“Off the Grid” tonight at the CALS Williams Library.

Tonight at 6pm Theo Witsell and Dr. Story Matkin-Rawn will present “Off the Grid: Nature, Black Power, & Freedom on the AR Frontier.”

The program will take place at the Sue Cowan Williams Library.

Through images, stories, and botanical specimens from the field, historian Story Matkin-Rawn and ecologist Theo Witsell will share their research on the challenges of frontier life and use of wild resources among newly freed African Americans in the Natural State following the Civil War.

Story Matkin-Rawn serves as vice-president of the Arkansas Historical Association and is an associate professor of history at the University of Central Arkansas, where she teaches courses on Arkansas, Southern, and Civil Rights history. She received her PhD in history from the University of Wisconsin in 2009. Her article “The Great Negro State of the Country: Arkansas’s Reconstruction and the Other Great Migration,” which appeared in the Arkansas Historical Quarterly in 2013, won the Violet B. Gingles Prize. This presentation on African American life on the Arkansas frontier is part of her current project, a book manuscript titled “A New Country: An African American History of the South’s Last Frontier, 1865–1940.”

Theo Witsell is the ecologist and chief of research for the Arkansas Natural Heritage Commission, a division of the Department of Arkansas Heritage. Prior to that, he served as a botanist for the agency for nineteen years, researching and protecting rare species and habitats across the state. His research interests include the historical ecology of Arkansas and the intersections of human history and our natural heritage.

For more information, please contact 320-5744

Virginia San Fratello is tonight’s June Freeman Lecture Series presenter

Related imageArchitecture and Design Network (ADN) continues its 2019/2020 June Freeman lecture series with a lecture entitled “Borderwall as Architecure” with Virginia San Fratello, founding partner of Real San Fratello.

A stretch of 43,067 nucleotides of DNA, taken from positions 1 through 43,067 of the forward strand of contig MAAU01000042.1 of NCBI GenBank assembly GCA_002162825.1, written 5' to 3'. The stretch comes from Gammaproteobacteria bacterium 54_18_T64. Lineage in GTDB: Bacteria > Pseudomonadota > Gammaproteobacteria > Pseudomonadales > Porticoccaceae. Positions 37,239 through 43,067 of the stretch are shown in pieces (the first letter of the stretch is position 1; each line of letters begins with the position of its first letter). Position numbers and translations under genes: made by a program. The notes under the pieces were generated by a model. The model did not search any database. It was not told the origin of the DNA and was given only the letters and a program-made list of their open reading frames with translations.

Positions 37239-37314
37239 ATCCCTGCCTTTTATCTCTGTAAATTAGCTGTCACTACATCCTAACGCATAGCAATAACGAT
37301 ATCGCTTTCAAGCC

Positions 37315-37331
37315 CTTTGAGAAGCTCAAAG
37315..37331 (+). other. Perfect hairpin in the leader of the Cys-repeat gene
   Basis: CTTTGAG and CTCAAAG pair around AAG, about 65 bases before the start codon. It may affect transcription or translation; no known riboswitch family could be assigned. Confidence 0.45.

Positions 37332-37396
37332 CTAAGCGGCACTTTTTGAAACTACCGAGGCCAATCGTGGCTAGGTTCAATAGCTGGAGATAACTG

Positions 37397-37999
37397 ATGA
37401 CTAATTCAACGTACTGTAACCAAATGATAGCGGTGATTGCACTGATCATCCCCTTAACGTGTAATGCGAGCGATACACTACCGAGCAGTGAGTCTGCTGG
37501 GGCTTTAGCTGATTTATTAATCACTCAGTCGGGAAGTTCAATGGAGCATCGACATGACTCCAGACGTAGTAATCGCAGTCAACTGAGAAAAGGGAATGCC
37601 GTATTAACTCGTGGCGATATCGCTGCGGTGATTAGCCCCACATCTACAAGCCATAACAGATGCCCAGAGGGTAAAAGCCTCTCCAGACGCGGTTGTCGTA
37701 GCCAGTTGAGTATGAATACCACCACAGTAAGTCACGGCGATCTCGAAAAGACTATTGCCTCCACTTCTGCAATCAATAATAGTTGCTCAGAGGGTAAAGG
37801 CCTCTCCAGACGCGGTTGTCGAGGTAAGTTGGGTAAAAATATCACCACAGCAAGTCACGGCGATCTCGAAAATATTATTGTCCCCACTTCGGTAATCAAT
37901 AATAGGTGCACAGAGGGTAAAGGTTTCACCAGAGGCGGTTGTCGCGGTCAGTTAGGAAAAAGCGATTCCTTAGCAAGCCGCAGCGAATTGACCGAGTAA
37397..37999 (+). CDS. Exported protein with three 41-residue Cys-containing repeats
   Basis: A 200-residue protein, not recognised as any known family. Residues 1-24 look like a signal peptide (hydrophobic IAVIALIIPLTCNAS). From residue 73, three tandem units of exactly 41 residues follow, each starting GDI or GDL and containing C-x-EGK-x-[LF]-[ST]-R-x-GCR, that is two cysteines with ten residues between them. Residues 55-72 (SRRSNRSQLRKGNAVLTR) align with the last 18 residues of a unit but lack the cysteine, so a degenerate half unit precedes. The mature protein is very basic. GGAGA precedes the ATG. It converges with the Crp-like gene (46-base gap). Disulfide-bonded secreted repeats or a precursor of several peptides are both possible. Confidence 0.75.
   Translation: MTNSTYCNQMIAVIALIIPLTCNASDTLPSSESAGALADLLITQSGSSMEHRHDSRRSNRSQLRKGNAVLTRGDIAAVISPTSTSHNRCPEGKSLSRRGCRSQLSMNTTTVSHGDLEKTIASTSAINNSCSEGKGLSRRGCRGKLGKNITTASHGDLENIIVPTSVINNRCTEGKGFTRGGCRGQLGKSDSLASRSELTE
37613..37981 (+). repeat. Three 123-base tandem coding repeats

The program will begin at 6pm tonight (January 14) following a 5:30pm reception at the Windgate Center for Art+Design on the UA Little Rock campus.

San Fratello draws, builds, 3D prints, teaches, and writes about architecture and interior design as a cultural endeavor deeply influenced by craft traditions and contemporary technologies.  She is a founding partner in the Oakland based make-tank Emerging Objects. Wired magazine writes of their innovations, “while others busy themselves trying to prove that it’s possible to 3-D print a house, Rael and San Fratello are occupied with trying to design one people would actually want to live in”.

She also speculates about the social agency of design, particularly along the borderlands between the USA and Mexico, in her studio RAEL SAN FRATELLO. You can see her drawings, models, and objects in the permanent collections of the Museum of Modern Art, the Cooper Hewitt Smithsonian Design Museum, and the San Francisco Museum of Modern Art.

Virginia San Fratello will discuss the long-term project, Borderwall as Architecture, an important re-examination of what the 700 miles of physical barrier that divides the United States of America from the United Mexican States is, and could be. It is both a protest against the wall and a projection about its future. She will present a series of propositions suggesting that the nearly seven hundred miles of wall is an opportunity for cultural and social development along the border that encourages its conceptual and physical dismantling, the lecture will take the audience on a journey along a wall that cuts through a “third nation” — the Divided States of America.

On the way the transformative effects of the wall on people, animals, and the natural and built landscape are exposed and interrogated through the story of people who, on both sides of the border, transform the wall, challenging its existence in remarkably creative ways. Coupled with these real-life accounts are counterproposals for the wall, created by Virginia’s studio, that reimagine, hyperbolize, or question the wall and its construction, cost, performance, and meaning. Virginia proposes that despite the intended use of the wall, which is to keep people out and away, the wall is instead an attractor, engaging both sides in a common dialogue.